1. The Chartered Organization Representative does not believe boys should be so “obsessed” with getting their Eagle rank and and the Committee Chair, Advancement Chair and Scoutmaster all engage in “stall tactics” and artificial methods to detain or fail scouts in their advancement so they cannot make Eagle until their senior year. The Advancement Chair says he cannot question the Scoutmaster’s authority- even defending bullying and denial of Scoutmaster conferences. The head of the chartered organization won’t get involved. The Committee Chair tries to stifle discussion of advancement problems at meetings. Boys leave the troop in anger and frustration, and the local Council defends the leaders’ questionable tactics because they don’t want to lose membership or the Scoutmaster. No one reaches out to the boys who leave, and anyone who questions the troop’s refusal to follow advancement policy is viewed as disloyal, a “fast-tracker” or a troublemaker. Who should be the watchdog in this scenario?

    • Issues that are not being handled adequately by the troop leadership should be brought to the attention of the District Scout Executive, and if necessary the Council Executive.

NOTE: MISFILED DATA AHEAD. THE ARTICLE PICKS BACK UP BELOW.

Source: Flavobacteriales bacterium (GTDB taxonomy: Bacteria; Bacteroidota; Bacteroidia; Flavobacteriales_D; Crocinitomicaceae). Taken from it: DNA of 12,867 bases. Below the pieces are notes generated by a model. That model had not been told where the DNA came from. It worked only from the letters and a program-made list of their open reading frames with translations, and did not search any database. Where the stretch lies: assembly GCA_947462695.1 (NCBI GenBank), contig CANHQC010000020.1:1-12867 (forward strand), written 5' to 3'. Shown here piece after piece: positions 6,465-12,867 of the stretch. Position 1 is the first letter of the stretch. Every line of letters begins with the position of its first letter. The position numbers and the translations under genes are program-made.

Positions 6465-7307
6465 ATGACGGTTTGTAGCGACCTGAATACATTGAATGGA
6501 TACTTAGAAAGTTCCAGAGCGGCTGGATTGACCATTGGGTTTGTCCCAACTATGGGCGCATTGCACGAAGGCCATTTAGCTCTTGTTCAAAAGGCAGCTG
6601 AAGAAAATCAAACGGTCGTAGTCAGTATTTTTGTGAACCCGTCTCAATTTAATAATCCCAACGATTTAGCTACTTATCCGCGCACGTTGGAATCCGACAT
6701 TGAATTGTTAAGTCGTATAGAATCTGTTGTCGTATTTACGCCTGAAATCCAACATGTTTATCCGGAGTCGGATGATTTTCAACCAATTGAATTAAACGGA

• No one should artificially delay advancement. That is adding requirements and against BSA policy. The leaders agreed to abide by BSA policy when they signed the application.

      The parent’s part in this is easy — find another troop that is actually doing Scouting. Encourage others to do this. These people will be out of a job after all the boys leave.

      Transferring only costs $1. It is surprisingly easy. We’ve had several boys transfer into our troop.

    • It sounds like you don’t have many Troop options in your area if your Scouts think they have to stick with this toxic group. You need to decide how much you are willing to invest in fixing the situation. It sounds like time to start a new Troop, and those Scouts that have left the old Troop are excellent candidates for the new one. Parents and Scouts can tell when a leader has the best interests of the Scouts at heart, so do not doubt that this is a viable solution to your problem.

  2. (Sorry the above post was meant as a new question.)
    In response to the “unruly parent,” I think it is important to give that person a chance to air their grievances.